Shaquille O'Neal's larger than life personality set him apart from the NBA's other great big men. Posted by Ben Golliver.
Shaquille O'Neal took the old “You can’t coach seven feet” cliché and multiplied it to the nth degree.
America can’t reasonably hope to reproduce – let alone coach – a player with his combination of talent, height, weight, strength, quickness and athleticism again. A sure-fire first ballot Hall of Famers and four-time NBA champion, O'Neal's successes have dominated the NBA for nearly two decades. As a physical specimen, O’Neal stands as a once-ever product. The closest approximation we’ve seen so far – Dwight Howard – would have been overpowered by O’Neal in his prime. The next top American big man in the pipeline – Jared Sullinger – doesn’t belong in the same sentence or weight class as O’Neal; The undersized potential No. 1 pick in the 2012 NBA Draft would need to crane his neck just like the rest of us to get a good view of the XXL No. 1 overall pick in the 1992 Draft.
There are bits and pieces of all of the league’s premier big men in O’Neal. His dominance on offense was matched only by Wilt Chamberlain. The shattered backboards were Daryl Dawkins redux. His rebounding drew comparisons to Moses Malone, his shot-blocking instincts to Bill Russell. His jump hook wasn’t nearly as deadly as Kareem Abdul-Jabbar’s skyhook but he made it work. Ditto his footwork and short turnarounds, loosely and somewhat hopelessly co-opted from Hakeem Olajuwon. O'Neal has even carried the philanthropic torch passed down by David Robinson.
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What O’Neal possessed that none of those big men had was a natural, authentic, instantaneous bond with both basketball media and fans. His goofy, oversized, larger-than-life persona made him the center of the NBA’s attention for more than a decade. It's quite possible that personality and his off-court exploits will come to define him even more than his on-court production.
When it comes to pure marketability, O’Neal was the heir to Michael Jordan, but with a key difference. “Be Like Mike” was the ultimate one-way road. Jordan was omnipresent and yet, oddly, inaccessible. The enduring image of Jordan is his competitive stare. He was an old-style hero in the Mt. Rushmore sense.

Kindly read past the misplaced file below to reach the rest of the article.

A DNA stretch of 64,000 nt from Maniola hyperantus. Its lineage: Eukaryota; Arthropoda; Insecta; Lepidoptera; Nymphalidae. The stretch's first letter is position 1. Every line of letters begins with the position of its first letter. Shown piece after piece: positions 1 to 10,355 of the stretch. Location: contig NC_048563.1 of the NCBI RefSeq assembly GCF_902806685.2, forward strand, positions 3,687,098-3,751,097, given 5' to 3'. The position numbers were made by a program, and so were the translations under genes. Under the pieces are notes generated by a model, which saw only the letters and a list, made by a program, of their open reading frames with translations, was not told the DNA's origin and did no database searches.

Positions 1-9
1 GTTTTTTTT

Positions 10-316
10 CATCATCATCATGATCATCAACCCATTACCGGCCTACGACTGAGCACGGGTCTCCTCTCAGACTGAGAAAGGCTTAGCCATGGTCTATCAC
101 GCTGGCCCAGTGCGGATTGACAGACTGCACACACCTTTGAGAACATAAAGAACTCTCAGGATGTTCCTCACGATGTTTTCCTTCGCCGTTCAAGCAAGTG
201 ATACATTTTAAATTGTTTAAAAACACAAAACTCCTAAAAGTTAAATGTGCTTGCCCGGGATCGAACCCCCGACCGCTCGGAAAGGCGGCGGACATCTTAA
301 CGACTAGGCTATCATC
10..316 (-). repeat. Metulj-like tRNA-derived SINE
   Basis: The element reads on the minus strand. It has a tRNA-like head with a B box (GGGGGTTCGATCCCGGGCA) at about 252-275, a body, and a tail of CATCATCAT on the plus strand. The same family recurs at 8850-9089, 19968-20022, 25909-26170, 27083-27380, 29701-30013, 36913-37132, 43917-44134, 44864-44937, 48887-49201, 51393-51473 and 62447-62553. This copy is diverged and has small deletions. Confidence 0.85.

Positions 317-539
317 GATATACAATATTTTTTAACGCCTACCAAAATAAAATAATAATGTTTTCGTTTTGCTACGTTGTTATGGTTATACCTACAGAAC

O’Neal was not that. He cast himself, against all odds, as the everyman. O’Neal never cared if he was carefully packaged or not. He helped turn the phrase “self-promoter” from a slur into a full-fledged business plan. He was who he was – whether you, or his critics, liked it or not. He rapped poorly on his own terms, appeared in terrible movies on his own terms, “sold out” to Hollywood and the Los Angeles Lakers on his own terms, shacked up with a reality TV star on his own terms and, through all of it, made himself appear totally accessible, on his own terms.
He was able to accomplish this because he developed a unique brand of fearlessness: He was never afraid of being the punchline because he was always in on the joke. O’Neal wasn’t burdened with the world that faced Russell. He never took himself too seriously or criticism too personally, like Abdul-Jabbar. He learned to deal with the attention his size and skill attracted without turning on the media or turning into a recluse, like so many big men that came before him. He defied every stereotype constructed for star NBA centers up to that point: he was too cuddly to be a freak; too happy to be a monster.
In doing so, O’Neal established himself as a super-sized superhero, paving the way for modern athletes to re-think their interactions with fans. An early adopter of Twitter, O’Neal, true to form, announced his retirement in a video appeal directly to his fans which, conveniently, helped get the video delivery service into headlines across the country. A shrewd marketer but one, always, without pretense.
If Jordan was the greatest manufactured NBA commodity of all time, O’Neal stands as the league's most effective self-promoter. Jordan’s aura sold you his shoes, underwear and sports drink; Shaq sold himself … and whatever products go along with him. Legions of professional athletes – across all sports – have followed his path. It feels like there's no turning back.
It’s a credit to O’Neal’s personality that we never tired of it. Despite the injury-plagued seasons, his weight problems, the endless string of nicknames –The Big Aristotle, Diesel, Shaq Fu, Big Daddy – and the regrettable forays into reality television, we can’t get enough, even after all these years.
O’Neal may be leaving the NBA but he’s not about to disappear from the planet. He will make sure of that. Shaq isn't going anywhere whether we like it or not.